Last Monday night, activists staged a protest on Q&A against Education Minister Chris Pyne and his plans for the tertiary education system. For the most part, we’ve had an extremely positive response, but there’s also been a lot of tut-tutting and hand wringing from those who think we hijacked a democratic forum, and did more harm than
help to our cause.

Contrary to what Tony Jones thinks, there’s nothing democratic about the mind-numbing conservative consensus that marks QandA.
Week after week, the ABC carts out the most right wing panellists it can find, allows a few people to ask pre-approved questions, lets the panellists retort their pre-written answers and passes it off as, in the words of Executive Producer Peter McEvoy, a “free exchange of ideas”.

Our disruption of a tightly controlled TV show was the opposite of ‘undemocratic’. Democracy should mean that in a debate about higher education, students and staff who are directly affected and with the most to lose actually have their opinions conveyed.

The set up of the show purports to offer reasoned and rational discussion, but you can’t reason with people like Christopher Pyne. He is a born-to-rule Tory and has no interest in the opinions and struggles of students or anyone that’s not a rich bastard just like him. He rules for the 1%, and no argument, however articulate or measured, will change that.

None of the political parties represent the voice of students. In any case, we want to speak for ourselves. We want to take on politicians directly and on our own terms. That means putting forward arguments, raising our voices, speaking out of turn, calling out politicians on their lies, and yes, even chanting and using banners.

The political establishment and its official channels and processes aren’t there for us to use, but for people like Christopher Pyne. Students don’t get their speeches broadcast on TV or on the radio, we don’t have mates who run the newspapers. The response we’ve received to our protest confirms our view that sometimes the only way to be heard is to disrupt business as usual and refuse to be silent in the face of stifling conservatism.

We have reached a critical moment. Higher education is facing the biggest attacks in decades. In the upcoming budget, students can expect to see fee increases, the undermining of student welfare and the full or partial deregulation of the higher education system.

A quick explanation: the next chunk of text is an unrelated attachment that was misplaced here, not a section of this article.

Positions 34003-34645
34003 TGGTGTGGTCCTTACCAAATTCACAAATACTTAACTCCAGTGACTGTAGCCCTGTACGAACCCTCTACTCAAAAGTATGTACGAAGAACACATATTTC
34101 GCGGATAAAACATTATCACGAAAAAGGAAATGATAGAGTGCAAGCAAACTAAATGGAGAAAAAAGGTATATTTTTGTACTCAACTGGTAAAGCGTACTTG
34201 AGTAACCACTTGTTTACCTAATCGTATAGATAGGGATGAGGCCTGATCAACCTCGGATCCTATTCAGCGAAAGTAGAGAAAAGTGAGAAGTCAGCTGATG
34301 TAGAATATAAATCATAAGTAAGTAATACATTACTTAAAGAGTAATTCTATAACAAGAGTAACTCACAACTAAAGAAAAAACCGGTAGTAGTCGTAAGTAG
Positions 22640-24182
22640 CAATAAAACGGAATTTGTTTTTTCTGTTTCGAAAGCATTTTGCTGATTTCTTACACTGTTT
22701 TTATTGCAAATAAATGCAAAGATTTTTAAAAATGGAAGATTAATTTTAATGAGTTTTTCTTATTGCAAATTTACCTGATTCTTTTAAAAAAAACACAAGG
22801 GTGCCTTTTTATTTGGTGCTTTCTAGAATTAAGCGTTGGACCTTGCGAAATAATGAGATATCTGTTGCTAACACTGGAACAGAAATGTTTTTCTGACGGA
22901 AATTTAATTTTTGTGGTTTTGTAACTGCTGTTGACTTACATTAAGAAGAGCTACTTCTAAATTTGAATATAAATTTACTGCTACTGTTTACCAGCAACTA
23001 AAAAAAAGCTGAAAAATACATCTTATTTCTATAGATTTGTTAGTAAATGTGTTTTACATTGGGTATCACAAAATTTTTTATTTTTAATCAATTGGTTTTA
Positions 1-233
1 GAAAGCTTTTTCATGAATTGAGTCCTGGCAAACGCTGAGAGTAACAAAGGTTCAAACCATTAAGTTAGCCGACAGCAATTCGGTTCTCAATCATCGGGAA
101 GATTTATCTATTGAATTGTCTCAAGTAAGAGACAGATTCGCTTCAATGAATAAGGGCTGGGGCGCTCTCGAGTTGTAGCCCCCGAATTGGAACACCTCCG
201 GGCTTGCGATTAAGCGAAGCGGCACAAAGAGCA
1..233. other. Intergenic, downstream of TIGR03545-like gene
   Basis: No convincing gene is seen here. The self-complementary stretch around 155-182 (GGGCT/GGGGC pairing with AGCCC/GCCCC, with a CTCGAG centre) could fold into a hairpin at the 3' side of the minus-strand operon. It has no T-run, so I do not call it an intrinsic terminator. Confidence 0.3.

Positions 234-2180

There is every reason for students to be pissed off. We don’t want to be polite, we don’t want to be respectful, or courteous, or measured. We are angry about the government destroying our education system and our lives,
and we are going to say so.

So we disrupted Q&A, and in a week we’ll disrupt the country on May 21st in the National Union of Students national day of action for education!

Sydney Uni students are meeting at Fisher Library at 1.30pm. Be there!

It’s time to FIGHT the cuts to Higher Education

The Commission of Audit released last week was the stuff of nightmares. It recommended increasing student fees by 34%, lowering the threshold at which HECS repayments start to the minimum wage, turning relocation scholarships into loans, and a litany of other attacks on students and higher education.

This was all accompanied by suggestions to introduce Medicare co-payments, reduce the minimum wage, raise the pension age, undermine welfare payments, and a number of other severe measures designed to assault the working class and poor.
We don’t know exactly what will happen come budget day, but it’s clear by now that this government is there of the rich, and for the rich. The fact that the Commission of Audit was released on May Day, the day for the international working class, is telling.

Students need to match the intensity of these attacks in our campaign to defend our education system. We have to oppose any fee increases and Pyne’s plans to move to a US style education model with ferocity. Only a mass campaign on the streets is going to stand any chance of winning against the heartless bastards that make up the government.

The National Union of Students had called for a national day of action on May 21 to start that fight. Sydney Uni students will be meeting at 1.30pm oytside Fisher library for an on campus rally, before marching to UTS.

There’s no time to lose, public education as we know it is under threat!

Pick up some posters from the SRC, join + share the event online, announce the rally in your lectures + tutes – and make sure you and everyone you know is there on May 21!